Maxime Bernier's Final Stretch

May 21st, 2017 | J. Hodgson
maxime bernier

Maxime Bernier looks tired, but serene. It’s been a year since he announced his candidacy for leadership and it’s been a long, hard battle. A leadership race with such a long time frame has been a grind on all the candidates and many seem to have effectively given up, resigning themselves to positioning for a future cabinet position based on the moxie shown to even run in the first place. As Poletical’s leadership tracker has shown and as our writer’s board endorsed back in March, the only real race is now between Maxime Bernier and Andrew Scheer and (to a slightly lesser extent) Erin O’Toole. The last week of the campaign wraps up with a race to the finish and Maxime Bernier is not slowing down.

After a glorious introduction by Alberta’s Wildrose libertarian provocateur, Derek Fildebrandt, Maxime Bernier took to the microphone and tried one last time to convince Alberta that he was the best man for the Prime Minister’s Office. The crowd in Strathmore was polite and friendly, but one could sense a frustration with the party. Almost a skeptical resignation that true conservatism is likely unattainable. One man in the crowd stood up and told Bernier that he needs to be as active as possible in his first term, no matter what, because we can’t keep being told that the next term will be the one where real things start to happen.

Harper once promised that if electors gave him a mandate, we wouldn’t recognize this country when he’s through with it. Harper had ten years and although he has many achievements to his credit, Canada wasn’t left or transformed as many conservatives hoped it would be. The blame doesn’t just lie with Harper, but many people feel it was a let down. George from Bragg Creek blames Harper…

“Conservatives never prepared for someone other than Harper to take over. Whether it was complacency or arrogance or whatever the case, the fact is Trudeau came from nowhere to a majority and that is unforgivable,” he said to me after the event.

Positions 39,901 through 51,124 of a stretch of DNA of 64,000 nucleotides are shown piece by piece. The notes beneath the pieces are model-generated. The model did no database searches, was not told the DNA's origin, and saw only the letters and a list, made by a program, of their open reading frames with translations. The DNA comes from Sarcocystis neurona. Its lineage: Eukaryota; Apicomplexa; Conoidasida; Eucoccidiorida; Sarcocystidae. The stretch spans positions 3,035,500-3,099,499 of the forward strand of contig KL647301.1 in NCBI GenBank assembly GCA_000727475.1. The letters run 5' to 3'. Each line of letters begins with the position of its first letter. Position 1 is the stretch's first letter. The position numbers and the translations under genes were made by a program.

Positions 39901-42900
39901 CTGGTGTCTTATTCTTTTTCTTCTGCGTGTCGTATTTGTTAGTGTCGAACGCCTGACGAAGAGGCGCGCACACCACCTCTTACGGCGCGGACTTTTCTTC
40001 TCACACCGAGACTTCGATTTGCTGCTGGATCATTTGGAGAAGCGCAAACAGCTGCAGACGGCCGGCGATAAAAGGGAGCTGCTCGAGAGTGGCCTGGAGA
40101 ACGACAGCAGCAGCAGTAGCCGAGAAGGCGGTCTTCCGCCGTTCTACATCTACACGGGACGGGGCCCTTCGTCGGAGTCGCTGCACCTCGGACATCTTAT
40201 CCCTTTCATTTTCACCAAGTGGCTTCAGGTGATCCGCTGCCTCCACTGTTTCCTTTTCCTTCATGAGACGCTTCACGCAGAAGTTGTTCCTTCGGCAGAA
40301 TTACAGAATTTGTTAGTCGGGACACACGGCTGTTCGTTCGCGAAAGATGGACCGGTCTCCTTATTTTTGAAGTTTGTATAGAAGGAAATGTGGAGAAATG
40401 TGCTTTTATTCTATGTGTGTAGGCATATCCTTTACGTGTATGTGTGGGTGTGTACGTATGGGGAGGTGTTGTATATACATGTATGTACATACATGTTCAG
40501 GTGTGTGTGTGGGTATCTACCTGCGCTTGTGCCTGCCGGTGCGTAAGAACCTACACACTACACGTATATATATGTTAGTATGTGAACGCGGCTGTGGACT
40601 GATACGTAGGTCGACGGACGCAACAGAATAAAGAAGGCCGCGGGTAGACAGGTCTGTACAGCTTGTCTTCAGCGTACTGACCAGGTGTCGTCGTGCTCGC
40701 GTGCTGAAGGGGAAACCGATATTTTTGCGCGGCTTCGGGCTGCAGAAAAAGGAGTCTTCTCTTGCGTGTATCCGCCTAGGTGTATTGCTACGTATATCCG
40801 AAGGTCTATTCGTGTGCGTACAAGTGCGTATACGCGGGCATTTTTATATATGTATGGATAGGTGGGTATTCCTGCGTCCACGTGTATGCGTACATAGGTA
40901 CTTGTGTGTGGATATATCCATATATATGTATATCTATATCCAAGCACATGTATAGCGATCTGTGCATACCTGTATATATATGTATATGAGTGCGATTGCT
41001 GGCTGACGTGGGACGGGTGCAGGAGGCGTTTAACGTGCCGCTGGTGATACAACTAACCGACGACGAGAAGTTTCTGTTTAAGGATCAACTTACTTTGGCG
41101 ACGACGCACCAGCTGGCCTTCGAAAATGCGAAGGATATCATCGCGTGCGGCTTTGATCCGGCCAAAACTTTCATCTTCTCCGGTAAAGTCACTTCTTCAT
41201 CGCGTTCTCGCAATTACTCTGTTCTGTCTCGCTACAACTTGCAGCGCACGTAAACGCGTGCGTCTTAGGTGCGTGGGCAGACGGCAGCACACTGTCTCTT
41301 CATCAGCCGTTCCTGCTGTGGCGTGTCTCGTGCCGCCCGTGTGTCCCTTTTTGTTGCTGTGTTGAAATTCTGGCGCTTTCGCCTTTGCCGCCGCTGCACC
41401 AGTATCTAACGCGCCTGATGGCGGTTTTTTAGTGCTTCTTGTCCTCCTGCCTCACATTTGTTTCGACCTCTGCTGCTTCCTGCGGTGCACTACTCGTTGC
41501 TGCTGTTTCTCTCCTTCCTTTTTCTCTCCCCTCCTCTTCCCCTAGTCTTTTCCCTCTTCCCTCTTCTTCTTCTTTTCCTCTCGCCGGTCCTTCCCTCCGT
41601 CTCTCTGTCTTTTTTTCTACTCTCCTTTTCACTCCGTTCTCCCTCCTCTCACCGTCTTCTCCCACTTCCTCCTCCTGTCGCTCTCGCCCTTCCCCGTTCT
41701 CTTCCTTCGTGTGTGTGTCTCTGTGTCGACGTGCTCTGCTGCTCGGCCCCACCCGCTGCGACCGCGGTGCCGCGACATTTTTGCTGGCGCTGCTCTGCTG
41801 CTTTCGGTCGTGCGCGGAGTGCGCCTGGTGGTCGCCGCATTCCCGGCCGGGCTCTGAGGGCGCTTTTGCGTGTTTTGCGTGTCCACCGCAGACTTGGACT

The fact that Trudeau felt emboldened to hit the ground running and fully implement a Liberal agenda, with smug and brazen arrogance, is all the more galling for Conservative supporters, accustomed over the years to Harper-style incrementalism. That incrementalism felt justifiable at the time, but as more time passes since that era, it looks more like a squandered opportunity.

Maxime Bernier senses it too. The time for boldness has arrived.

“People like politicians that tell the truth and offer no compromise with our principles. We’re not trying to please everyone. What I’ve learned travelling the country is that you don’t need to change your message. That’s why I’m the front runner,” Bernier told me after the event.

I asked him which of his policies resonated with people the most.

“People like my economic platform and my attack on corporate welfare. They know I believe in free markets and there are no “buts”. They like the policy of abolishing supply management. And people also wanted to know about my CBC policy. I don’t want to privatize the CBC, I just want a more PBS-style model. Those are the policies that people liked best...economic policy overall, ending corporate welfare, abolishing supply management, and dealing with the CBC,” he said.

I asked him why his campaign is so successful. We talked over the phone a year ago and at that time many people were skeptical. Today he’s in the lead. Did this momentum surprise him?

“Some people who’ve known me over the past ten years know that I’m saying the same things as I did back then. My goal at the beginning of the campaign was to be where I am today. There’s still eight days left and I’m going to continue campaigning.”

And campaigning he did…

He spoke in a cattle auction auditorium and took question after question from the audience. One man asked about his military issue that Erin O’Toole has dominated for the past six months. Bernier committed to spending 2% of GDP on the military, but phasing it in over seven years.

Another question was about the refugee crisis. Bernier reiterated that he’d like to see more private sponsorships and keep the level at 25,000 refugees a year. This wasn’t well received.

Another question was about abolishing the RCMP as provincial police forces and making them function more like the FBI. Another question was about demographics and how it’s almost impossible to reach 4% GDP growth in Canada due to our aging population. Another question was about downloading the costs of healthcare onto the provinces. Another question about the housing bubble forming in Vancouver and Toronto. It was a barrage of complicated issues and Bernier, having been hammered like steel in a forge over the past year, was able to navigate all of them. The Q&A did reveal the complexities of running as a conservative in any capacity, however, it’s just so much easier to promise everybody everything and let the feel good wave drive up the polls. This has led to “camouflage conservatism” in Canada and meekness has been a model for far too long.

Bernier’s boldness is admirable and if he wins the leadership on May 27, it will be another epic endurance race trying to educate the country about the value of freedom and responsibility. With a looming recession and a spend-thrift Liberal government in power, his timing might be just about right to usher in the second phase of the Conservative Party story. Perhaps Harper’s promise of making Canada unrecognizable will be Bernier’s providence to fulfill.